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How much do you know about what you believe?

If you were in a group of people talking about religion and were asked a question about an important point in Catholic teaching, would you be embarrassed to say that you didn’t know the answer – that you didn’t know why Catholics believe as they do? If some in the group were ridiculing an important Catholic teaching, would you want to be able to effectively respond?

    When I was in high school, a non-Catholic school, I was challenged in that manner on a number of occasions – all of which prompted me to find answers that made sense to me. After high school, when I was in college, the questions were of a deeper and more extensive nature. Somewhere along the line, I came to realize that in such discussions I was not simply representing myself. I was representing the Catholic Church. Perhaps my questioners were talking about their own personal questions and beliefs, but when they were questioning me, I was not.
    If you are Catholic, you hold a shared belief, not just your own personal opinion. Each one of us bears a shared faith, a faith handed on to us by our family of faith, a belief that comes down to us through 2,000 years of our Catholic tradition. It’s important for you to know and understand the reasons for our beliefs.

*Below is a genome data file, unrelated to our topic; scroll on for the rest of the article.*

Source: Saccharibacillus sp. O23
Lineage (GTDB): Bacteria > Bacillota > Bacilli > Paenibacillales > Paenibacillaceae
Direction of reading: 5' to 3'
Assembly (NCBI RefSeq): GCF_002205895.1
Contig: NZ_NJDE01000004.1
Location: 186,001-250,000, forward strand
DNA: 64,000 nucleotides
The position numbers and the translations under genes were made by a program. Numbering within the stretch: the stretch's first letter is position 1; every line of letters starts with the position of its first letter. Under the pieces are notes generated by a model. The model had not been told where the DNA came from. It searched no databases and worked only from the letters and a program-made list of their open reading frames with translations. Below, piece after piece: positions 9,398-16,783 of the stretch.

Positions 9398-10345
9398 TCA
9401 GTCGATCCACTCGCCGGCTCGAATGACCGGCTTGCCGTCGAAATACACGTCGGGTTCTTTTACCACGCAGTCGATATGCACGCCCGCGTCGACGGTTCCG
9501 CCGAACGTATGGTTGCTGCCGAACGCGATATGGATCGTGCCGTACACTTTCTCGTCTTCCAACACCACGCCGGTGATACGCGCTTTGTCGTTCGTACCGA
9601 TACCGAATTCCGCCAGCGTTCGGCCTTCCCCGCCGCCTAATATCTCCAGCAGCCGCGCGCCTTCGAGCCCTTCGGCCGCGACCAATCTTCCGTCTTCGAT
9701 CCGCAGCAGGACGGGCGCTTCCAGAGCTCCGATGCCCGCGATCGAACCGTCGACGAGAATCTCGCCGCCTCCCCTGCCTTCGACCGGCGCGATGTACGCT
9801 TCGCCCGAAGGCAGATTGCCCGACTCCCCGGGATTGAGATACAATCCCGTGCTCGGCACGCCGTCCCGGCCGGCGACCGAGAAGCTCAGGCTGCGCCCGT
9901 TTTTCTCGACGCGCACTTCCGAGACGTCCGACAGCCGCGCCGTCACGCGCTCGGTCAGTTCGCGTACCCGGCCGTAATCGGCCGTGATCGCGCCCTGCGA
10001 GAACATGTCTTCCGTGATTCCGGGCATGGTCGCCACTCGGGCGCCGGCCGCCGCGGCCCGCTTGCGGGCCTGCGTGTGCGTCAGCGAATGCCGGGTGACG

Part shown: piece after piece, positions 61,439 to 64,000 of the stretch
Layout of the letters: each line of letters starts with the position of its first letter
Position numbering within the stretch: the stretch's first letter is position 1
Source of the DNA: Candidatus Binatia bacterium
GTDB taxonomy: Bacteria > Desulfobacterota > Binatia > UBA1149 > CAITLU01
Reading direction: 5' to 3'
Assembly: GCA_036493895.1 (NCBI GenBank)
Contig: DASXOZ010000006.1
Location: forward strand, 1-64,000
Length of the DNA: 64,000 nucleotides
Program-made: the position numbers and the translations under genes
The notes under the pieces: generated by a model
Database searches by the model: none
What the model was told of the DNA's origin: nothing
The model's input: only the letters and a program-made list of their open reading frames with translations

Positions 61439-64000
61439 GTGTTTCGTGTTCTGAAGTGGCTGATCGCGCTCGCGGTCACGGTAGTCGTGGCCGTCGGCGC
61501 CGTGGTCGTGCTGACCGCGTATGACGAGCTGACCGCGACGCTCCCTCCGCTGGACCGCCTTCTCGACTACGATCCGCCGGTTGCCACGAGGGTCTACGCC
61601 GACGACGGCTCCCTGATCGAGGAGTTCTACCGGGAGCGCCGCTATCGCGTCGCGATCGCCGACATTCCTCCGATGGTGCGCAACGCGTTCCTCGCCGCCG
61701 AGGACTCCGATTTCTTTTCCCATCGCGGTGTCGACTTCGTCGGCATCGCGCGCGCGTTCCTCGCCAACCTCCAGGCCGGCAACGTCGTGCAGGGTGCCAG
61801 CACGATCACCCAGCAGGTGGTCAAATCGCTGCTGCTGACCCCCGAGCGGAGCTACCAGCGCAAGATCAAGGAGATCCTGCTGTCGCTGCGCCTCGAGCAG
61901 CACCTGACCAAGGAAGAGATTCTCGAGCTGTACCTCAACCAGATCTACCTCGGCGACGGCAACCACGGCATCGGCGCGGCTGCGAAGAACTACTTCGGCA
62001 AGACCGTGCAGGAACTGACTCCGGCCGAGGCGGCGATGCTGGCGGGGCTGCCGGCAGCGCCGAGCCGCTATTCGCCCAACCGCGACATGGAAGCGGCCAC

For instance, when we are asked if we believe we receive the true and real body and blood of Jesus Christ in holy Communion, our answer to the question is both personal and communal. The next question that inevitably follows is, “Why do you believe that Jesus Christ is truly and really present in the consecrated host?” Your answer to that question is of great importance. The content of your answer is a precious moment that can bring the soul of your questioner into contact with Christ. This is of weighty significance far beyond just sharing your personal faith.
    There are other questions dealing with why we hold Mary our Mother in such high regard, why we venerate the saints, why we champion the unborn, why the Catholic Church has a pope, and so forth. Perhaps the questions are not as important as our belief about Holy Communion, but they are important nevertheless.
    Do you have some learning to do? Your knowledge of our Catholic faith isn’t just for your own benefit; it is for the benefit of others as well. That’s why we’re here for you in FAITH magazine.

Father Charlie Irvin




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